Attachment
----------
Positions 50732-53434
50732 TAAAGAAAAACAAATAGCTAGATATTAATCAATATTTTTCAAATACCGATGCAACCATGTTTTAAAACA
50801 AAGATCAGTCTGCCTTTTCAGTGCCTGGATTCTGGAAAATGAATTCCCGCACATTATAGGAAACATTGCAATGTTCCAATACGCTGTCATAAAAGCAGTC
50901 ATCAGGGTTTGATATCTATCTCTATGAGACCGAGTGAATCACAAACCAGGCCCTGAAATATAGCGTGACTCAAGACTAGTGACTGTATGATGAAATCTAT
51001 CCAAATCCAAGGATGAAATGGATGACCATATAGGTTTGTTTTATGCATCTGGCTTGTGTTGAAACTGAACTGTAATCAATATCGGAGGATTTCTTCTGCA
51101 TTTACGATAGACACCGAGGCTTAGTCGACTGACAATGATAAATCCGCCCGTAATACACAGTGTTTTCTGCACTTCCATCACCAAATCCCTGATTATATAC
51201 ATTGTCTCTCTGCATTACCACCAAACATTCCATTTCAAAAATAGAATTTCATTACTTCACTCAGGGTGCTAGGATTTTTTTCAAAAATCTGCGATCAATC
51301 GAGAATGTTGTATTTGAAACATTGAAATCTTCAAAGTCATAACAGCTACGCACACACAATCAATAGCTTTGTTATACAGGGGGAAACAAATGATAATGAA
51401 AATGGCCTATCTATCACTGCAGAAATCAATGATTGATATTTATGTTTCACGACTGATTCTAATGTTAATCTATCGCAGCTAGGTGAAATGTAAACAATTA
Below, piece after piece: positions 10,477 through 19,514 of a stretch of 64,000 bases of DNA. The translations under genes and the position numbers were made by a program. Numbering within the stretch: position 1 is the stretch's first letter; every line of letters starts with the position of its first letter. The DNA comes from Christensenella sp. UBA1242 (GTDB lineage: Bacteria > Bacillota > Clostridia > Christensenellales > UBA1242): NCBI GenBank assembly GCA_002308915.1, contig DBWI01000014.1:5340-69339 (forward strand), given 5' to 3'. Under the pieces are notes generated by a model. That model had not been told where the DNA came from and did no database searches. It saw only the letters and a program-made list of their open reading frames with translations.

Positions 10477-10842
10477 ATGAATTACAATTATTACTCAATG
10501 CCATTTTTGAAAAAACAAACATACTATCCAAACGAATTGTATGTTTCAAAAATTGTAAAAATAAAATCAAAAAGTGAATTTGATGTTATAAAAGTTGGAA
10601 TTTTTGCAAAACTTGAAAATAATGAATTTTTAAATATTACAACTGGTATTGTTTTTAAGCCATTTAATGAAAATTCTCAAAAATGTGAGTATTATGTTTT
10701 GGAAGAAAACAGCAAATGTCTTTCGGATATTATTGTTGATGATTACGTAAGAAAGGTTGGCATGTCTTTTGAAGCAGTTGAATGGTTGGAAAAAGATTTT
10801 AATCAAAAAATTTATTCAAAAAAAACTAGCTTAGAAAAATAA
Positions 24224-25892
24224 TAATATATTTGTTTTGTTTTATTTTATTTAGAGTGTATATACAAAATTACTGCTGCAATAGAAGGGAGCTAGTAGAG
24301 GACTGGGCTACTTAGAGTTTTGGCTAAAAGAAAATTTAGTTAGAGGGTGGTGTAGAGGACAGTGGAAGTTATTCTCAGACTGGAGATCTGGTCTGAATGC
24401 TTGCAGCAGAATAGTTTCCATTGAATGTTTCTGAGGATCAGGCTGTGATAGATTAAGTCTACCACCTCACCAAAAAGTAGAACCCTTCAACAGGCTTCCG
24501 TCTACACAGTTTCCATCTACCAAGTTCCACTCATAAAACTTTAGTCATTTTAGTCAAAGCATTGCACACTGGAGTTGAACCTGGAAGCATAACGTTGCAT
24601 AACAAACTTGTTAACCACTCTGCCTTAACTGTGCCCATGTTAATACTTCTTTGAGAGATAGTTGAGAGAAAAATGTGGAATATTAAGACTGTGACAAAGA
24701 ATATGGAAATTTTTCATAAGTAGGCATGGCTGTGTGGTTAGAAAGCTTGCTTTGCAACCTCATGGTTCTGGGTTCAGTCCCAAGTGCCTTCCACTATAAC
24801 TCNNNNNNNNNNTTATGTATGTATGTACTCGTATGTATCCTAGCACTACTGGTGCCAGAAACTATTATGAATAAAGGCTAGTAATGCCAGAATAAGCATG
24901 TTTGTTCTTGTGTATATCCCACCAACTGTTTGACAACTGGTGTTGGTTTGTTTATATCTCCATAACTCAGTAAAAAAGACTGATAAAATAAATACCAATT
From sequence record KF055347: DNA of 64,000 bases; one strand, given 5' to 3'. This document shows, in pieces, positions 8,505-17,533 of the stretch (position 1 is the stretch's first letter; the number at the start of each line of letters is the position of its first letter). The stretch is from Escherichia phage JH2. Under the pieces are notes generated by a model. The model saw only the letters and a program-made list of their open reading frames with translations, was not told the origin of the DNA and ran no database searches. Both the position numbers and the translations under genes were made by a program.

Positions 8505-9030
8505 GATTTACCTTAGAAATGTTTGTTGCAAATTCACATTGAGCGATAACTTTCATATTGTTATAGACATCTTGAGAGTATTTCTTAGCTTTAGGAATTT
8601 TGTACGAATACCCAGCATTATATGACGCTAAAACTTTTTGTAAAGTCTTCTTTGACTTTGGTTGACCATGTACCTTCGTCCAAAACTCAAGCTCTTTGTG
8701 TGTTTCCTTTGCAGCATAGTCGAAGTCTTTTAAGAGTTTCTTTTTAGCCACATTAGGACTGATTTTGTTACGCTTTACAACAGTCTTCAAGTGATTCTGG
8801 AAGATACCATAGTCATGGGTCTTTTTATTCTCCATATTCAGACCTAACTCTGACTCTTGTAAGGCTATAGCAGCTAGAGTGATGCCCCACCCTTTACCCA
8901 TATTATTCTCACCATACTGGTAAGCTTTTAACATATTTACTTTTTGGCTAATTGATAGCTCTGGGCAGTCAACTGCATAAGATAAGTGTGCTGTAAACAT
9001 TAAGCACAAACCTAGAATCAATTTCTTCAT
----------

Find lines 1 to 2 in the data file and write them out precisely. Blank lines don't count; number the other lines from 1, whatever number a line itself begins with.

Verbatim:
Positions 50732-53434
50732 TAAAGAAAAACAAATAGCTAGATATTAATCAATATTTTTCAAATACCGATGCAACCATGTTTTAAAACA